Priorities and Perils

In this series celebrating and promoting digital resources that support book history, perhaps we should pause, take a minute’s silence, to reflect on the recent calamitous events at the British Library? I’m sure all readers will know that the BL’s website, services and e-resources went offline following a cyber-attack in October 2023, and that many of them remain unavailable while the long struggle to return to something like normality continues. It has reminded us just how central the BL’s catalogues and databases are to our field – ESTC and the Database of Bookbindings are the things I most immediately miss, others will have different go-tos. The ripples have been felt in other copyright libraries who could suddenly no longer provide access to electronic legal deposit material.

Some will see here a dire warning to our e-world, see what can happen, we need to go back to ink on paper as the way of doing things. But doors falling off planes don’t make us return to ships, any more than car accidents make us saddle up horses. Technological advances that become integral to society are not readily given up. Myself, I was struck by how little coverage the whole incident seemed to get – how can something like this happen to the national library, and go on for so long, without more public alarm? Why was there nothing on the DCMS website? Does the BL’s place in our cultural and intellectual infrastructure not deserve more fuss? Colon, discuss.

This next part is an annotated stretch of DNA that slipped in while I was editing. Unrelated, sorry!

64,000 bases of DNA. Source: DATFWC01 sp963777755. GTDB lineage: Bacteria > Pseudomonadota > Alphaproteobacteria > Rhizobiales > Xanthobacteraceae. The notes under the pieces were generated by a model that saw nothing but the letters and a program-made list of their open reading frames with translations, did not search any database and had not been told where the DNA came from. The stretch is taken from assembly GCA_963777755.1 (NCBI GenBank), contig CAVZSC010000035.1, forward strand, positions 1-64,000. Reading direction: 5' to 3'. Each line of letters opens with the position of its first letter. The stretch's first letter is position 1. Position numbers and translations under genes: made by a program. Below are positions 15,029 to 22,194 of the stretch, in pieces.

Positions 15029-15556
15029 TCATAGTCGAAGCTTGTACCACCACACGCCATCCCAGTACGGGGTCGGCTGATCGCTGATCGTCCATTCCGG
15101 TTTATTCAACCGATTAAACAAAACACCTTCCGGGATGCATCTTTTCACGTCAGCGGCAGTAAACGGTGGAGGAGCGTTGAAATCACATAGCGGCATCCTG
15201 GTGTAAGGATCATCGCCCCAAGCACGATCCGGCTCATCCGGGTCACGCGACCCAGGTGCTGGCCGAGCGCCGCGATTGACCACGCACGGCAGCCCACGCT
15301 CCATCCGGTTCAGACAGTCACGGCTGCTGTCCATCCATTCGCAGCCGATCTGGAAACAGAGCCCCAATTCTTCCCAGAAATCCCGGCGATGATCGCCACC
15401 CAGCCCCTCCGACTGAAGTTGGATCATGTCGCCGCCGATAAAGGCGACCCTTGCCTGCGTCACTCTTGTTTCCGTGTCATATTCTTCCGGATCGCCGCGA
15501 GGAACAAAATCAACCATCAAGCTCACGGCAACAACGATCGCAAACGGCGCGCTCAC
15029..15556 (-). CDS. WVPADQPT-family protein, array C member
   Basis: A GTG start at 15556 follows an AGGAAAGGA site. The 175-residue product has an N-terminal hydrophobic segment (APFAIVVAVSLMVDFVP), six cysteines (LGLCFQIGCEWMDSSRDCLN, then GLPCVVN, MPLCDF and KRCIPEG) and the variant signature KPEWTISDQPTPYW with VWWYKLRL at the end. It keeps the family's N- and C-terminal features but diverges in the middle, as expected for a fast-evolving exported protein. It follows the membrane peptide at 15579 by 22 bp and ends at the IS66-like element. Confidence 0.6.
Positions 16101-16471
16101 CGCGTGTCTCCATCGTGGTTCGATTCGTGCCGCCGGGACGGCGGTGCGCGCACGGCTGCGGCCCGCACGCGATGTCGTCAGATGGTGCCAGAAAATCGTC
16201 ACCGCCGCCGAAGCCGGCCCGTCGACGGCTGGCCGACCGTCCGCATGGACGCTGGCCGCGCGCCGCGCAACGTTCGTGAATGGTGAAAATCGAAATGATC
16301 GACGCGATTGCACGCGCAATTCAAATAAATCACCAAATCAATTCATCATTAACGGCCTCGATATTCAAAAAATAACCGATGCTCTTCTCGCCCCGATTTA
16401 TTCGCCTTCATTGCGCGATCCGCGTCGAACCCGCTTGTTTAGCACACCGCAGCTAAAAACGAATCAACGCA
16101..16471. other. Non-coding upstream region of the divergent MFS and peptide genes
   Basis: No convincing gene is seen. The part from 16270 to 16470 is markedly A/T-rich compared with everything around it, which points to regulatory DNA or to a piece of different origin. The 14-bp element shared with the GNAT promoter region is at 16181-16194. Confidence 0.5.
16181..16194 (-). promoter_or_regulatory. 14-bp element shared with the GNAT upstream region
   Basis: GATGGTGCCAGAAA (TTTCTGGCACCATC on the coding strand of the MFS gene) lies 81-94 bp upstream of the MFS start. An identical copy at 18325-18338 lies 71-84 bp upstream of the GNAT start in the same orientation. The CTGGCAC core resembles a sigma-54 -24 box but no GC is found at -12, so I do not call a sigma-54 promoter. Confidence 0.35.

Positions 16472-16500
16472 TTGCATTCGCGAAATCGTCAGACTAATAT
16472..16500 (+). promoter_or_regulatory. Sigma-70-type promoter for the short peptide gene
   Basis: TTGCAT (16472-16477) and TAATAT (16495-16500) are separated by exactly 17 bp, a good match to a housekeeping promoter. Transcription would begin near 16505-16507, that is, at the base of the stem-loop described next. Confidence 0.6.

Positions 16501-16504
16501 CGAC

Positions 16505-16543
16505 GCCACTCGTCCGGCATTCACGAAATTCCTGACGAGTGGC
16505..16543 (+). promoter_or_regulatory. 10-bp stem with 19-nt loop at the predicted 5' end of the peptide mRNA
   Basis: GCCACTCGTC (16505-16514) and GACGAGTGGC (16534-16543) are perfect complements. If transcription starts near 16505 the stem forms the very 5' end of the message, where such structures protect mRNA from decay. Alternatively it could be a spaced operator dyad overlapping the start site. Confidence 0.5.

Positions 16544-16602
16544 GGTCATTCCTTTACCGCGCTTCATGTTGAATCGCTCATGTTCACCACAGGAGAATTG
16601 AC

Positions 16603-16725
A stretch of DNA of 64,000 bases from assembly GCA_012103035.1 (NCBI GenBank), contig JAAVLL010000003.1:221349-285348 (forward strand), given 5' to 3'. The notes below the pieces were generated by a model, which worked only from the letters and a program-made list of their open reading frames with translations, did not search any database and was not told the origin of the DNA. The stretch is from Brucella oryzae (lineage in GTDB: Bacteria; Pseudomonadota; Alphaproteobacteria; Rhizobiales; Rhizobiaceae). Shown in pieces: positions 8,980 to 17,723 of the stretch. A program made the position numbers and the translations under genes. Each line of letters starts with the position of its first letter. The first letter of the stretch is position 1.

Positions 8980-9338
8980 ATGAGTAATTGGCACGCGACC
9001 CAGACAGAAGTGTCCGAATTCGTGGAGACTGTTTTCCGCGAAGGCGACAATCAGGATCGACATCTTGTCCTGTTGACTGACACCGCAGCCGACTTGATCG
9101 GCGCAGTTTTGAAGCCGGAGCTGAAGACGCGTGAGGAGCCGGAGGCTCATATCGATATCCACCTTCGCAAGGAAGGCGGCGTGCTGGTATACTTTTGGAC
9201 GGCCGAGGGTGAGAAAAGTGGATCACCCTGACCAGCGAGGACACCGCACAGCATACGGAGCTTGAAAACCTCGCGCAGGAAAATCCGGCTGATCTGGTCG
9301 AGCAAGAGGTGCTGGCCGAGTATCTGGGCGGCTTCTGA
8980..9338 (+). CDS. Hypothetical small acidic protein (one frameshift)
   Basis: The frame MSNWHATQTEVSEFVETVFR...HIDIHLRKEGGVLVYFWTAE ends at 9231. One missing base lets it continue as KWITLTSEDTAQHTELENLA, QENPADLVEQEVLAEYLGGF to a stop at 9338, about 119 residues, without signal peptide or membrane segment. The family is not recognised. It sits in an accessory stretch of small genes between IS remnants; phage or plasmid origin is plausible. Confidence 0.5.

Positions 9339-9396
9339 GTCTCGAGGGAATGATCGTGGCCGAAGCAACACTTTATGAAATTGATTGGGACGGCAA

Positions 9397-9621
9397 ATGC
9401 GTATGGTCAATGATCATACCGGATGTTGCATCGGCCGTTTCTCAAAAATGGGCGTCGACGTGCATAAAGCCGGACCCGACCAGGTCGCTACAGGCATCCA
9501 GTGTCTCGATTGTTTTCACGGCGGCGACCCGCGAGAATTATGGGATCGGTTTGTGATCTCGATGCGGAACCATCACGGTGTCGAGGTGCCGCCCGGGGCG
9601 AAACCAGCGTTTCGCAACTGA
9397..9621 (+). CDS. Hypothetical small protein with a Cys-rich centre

The BL has now published a detailed account of the incident, how it happened, what the future path is, the lessons for us all: There will be much blame-gaming, particularly from those who can’t imagine how complex organisations with competing priorities and financial pressures aren’t spinning every plate that they should, perfectly, all the time. Which is not to say that the partly outsourced IT infrastructure and aging systems described in the review paper don’t paint an alarming picture – how many public institutions are in a place to cast the first stone? It’s a sad story, for the BL, and for everyone who cares about everything it stands for. Let’s hope that those bedrock e-resources become available once more.

David Pearson, Hon. Editor of Monographs